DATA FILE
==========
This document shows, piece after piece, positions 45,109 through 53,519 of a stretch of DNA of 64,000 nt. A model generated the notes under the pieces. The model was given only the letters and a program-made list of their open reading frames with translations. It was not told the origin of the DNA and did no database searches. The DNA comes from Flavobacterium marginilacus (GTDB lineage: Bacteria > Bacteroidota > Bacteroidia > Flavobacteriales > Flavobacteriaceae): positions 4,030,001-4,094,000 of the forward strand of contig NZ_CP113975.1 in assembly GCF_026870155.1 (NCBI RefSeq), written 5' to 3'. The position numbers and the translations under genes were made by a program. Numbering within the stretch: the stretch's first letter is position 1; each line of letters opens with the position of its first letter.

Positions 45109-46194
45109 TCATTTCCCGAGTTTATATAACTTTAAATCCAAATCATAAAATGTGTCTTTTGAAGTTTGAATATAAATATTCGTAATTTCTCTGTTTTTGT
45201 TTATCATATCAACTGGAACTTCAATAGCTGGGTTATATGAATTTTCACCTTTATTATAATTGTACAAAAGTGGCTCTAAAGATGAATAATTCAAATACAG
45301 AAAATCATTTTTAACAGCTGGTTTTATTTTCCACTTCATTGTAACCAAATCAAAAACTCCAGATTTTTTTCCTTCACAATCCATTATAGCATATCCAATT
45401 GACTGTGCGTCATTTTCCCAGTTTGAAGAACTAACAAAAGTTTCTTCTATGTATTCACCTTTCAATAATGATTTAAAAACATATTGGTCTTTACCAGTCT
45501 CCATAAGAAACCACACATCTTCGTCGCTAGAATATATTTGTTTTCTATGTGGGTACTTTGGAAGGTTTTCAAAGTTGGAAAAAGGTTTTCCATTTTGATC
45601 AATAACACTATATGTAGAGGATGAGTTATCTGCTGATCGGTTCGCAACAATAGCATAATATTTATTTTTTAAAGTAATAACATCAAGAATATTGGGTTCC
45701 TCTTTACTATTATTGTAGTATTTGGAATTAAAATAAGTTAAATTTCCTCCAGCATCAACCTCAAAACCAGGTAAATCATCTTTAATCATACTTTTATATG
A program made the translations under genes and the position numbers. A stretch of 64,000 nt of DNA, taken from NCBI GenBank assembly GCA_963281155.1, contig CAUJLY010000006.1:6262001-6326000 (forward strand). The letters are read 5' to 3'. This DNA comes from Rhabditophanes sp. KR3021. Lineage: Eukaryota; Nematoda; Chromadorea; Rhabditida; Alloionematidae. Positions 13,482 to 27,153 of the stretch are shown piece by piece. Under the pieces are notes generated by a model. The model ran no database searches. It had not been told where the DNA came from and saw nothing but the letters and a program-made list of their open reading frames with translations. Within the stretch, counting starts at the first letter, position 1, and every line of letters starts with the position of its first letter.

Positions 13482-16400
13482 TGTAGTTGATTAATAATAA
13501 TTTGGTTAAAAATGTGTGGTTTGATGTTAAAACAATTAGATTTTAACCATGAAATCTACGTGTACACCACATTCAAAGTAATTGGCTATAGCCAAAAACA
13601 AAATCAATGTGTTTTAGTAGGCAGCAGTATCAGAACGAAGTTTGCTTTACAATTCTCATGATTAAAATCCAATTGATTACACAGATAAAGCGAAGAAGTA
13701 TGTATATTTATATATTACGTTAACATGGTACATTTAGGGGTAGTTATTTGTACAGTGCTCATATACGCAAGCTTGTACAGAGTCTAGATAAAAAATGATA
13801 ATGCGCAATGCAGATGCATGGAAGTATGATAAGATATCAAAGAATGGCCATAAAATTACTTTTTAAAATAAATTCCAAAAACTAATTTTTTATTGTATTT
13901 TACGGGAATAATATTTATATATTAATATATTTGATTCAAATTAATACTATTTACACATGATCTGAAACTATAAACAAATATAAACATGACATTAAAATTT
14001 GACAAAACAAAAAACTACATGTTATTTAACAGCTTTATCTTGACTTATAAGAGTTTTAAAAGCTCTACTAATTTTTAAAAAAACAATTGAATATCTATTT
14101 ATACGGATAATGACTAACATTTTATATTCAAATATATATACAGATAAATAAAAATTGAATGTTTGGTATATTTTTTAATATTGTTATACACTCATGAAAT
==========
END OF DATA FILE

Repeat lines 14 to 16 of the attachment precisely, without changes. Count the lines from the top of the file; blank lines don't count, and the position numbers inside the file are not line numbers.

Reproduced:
13601 AAATCAATGTGTTTTAGTAGGCAGCAGTATCAGAACGAAGTTTGCTTTACAATTCTCATGATTAAAATCCAATTGATTACACAGATAAAGCGAAGAAGTA
13701 TGTATATTTATATATTACGTTAACATGGTACATTTAGGGGTAGTTATTTGTACAGTGCTCATATACGCAAGCTTGTACAGAGTCTAGATAAAAAATGATA
13801 ATGCGCAATGCAGATGCATGGAAGTATGATAAGATATCAAAGAATGGCCATAAAATTACTTTTTAAAATAAATTCCAAAAACTAATTTTTTATTGTATTT